I don’t want to say you always have to move that direction because it’s possible to move into the inside angle as well if you know how to manipulate the range and have solid technique. Moving to the outside angle is generally a good tactic.

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  11. Hi, just found your work and learning a lot so thank you for your knowledge. Also, may I ask what your thoughts on mighty mouse are?

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      1. Do you think there’s anything in particular that makes his striking unique, or is it only just his well founded understanding striking that makes him successful? And also what do you mean his approach has changed? Growth in striking and iq is evident but I’m not sure I quite see your point of a changed approach. Thank you for replying!

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      2. His striking use to resemble an approach similar to Dominick Cruz. He was small for bantamweight and had to rely on his technical ability to do damage and escape it. Now he’s in an appropriate division where he doesn’t have to worry about being undersized. He’s more willing to take the fight everywhere and do more work on the inside now that he’s less likely to be at a physical disadvantage.

        What makes him so good is his versatility. He change change rhythm so frantically on opponents and adapt according because of it.

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  12. Do You like to fight in an Orthodox or Southpaw stance more

    I usually fight in a stance opposite of my opponent no matter what he picks ?

    I am just sold more on the benefits even though I can and do switch mid fight

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  13. I did that because I noticed most great or interesting strikers were Southpaws , I researched it a little and joined the Bandwagon as it seems smarter to me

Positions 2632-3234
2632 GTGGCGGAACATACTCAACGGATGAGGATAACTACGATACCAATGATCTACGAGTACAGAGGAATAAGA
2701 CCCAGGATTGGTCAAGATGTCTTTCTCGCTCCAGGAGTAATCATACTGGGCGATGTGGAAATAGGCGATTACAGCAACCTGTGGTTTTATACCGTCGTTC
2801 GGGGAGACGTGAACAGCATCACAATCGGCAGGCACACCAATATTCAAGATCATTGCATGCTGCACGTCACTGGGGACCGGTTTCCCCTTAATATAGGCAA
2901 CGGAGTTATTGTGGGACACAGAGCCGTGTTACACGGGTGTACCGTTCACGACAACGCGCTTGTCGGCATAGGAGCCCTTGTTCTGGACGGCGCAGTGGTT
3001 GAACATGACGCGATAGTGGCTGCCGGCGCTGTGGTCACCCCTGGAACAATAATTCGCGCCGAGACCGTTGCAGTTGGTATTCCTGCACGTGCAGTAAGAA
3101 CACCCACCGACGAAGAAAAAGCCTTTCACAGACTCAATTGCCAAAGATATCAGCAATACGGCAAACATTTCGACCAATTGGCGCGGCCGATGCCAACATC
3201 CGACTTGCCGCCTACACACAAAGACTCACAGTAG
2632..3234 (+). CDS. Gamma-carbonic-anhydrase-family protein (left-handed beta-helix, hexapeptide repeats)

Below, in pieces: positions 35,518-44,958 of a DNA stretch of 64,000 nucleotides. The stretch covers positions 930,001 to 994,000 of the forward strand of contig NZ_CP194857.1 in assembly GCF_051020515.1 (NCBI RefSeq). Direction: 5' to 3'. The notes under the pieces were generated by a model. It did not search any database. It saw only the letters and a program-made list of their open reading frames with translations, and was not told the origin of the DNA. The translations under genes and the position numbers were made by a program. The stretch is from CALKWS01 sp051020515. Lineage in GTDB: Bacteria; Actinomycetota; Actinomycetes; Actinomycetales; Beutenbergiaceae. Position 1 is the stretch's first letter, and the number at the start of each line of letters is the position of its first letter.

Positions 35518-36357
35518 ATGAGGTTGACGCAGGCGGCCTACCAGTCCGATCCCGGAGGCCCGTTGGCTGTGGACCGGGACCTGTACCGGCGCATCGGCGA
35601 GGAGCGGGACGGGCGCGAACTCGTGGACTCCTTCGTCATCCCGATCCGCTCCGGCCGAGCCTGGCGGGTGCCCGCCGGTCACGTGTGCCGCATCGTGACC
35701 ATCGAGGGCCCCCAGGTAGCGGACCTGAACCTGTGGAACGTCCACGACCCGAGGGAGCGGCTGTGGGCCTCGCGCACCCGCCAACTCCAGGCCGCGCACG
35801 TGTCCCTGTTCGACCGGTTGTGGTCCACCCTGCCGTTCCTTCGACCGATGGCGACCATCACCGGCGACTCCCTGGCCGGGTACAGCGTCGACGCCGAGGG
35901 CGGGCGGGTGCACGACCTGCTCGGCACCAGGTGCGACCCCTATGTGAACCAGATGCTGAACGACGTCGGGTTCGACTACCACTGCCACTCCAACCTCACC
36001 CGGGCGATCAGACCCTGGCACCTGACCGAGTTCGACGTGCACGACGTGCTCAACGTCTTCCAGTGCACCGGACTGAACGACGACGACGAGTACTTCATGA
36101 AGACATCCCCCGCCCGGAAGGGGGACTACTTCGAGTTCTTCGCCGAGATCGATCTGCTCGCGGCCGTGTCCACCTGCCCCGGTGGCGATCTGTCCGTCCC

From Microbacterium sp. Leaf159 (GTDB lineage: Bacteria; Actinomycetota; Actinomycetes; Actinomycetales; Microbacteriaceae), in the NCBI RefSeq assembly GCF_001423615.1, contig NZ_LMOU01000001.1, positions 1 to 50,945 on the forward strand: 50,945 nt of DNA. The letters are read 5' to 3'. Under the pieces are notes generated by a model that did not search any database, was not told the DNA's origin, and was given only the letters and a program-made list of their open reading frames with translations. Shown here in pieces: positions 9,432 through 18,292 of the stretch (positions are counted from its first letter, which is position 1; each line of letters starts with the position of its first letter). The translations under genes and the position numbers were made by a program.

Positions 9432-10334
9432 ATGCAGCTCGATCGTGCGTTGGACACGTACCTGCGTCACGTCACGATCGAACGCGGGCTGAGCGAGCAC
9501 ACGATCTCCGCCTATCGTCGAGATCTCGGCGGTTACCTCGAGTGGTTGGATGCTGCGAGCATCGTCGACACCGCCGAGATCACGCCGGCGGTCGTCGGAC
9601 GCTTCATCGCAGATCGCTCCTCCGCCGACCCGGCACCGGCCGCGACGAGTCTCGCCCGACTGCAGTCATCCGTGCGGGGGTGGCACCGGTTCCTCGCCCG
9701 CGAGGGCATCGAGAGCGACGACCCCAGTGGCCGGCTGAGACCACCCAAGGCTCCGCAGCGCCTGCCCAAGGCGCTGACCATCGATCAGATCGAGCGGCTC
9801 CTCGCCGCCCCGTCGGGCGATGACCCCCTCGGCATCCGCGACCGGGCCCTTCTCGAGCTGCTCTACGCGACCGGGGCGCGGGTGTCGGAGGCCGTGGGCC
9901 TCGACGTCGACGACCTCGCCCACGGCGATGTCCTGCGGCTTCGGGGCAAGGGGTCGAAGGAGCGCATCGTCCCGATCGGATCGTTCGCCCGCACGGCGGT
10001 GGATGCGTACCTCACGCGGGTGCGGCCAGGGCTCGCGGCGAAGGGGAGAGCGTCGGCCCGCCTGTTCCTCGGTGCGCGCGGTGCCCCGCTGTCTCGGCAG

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  14. Hi, I wanted to ask you a question. Do you always have to step slightly to your left side with your jab or is just stepping forward all that´s neccessary and when throwing one-two combination is it best to slightly step to side with your jab for the following cross to take an angle or it just doesn´t matter?

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    1. In the grand scheme of things, what matters most is how you execute your jab. You can move any direction, but keep in mind, the key lies in how you manipulate your opponent’s perception of where you will be. You can make them believe you’ll be one way but move with your jab the other way. So you can move either left or right.

      Stepping slightly at an angle helps because you move your head laterally from the centerline in case the opponent tries to throw a straight counter. You could also easily move forward with a slipping jab instead to move away from the centerline.

      you can throw your one-two however you like as long as you keep in mind to make sure your targets are out of the opponent’s aim in case they try to time a counter. Using angles, head movement, and footwork will help achieve that.

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  15. This is one of the best site to learn about the strategies and techniques of the fastest evolving sport. I would like to see an analysis of GOAT JON JONES striking game. And your ability to explain what you have understood is second to none. You are a great teacher… Thanks…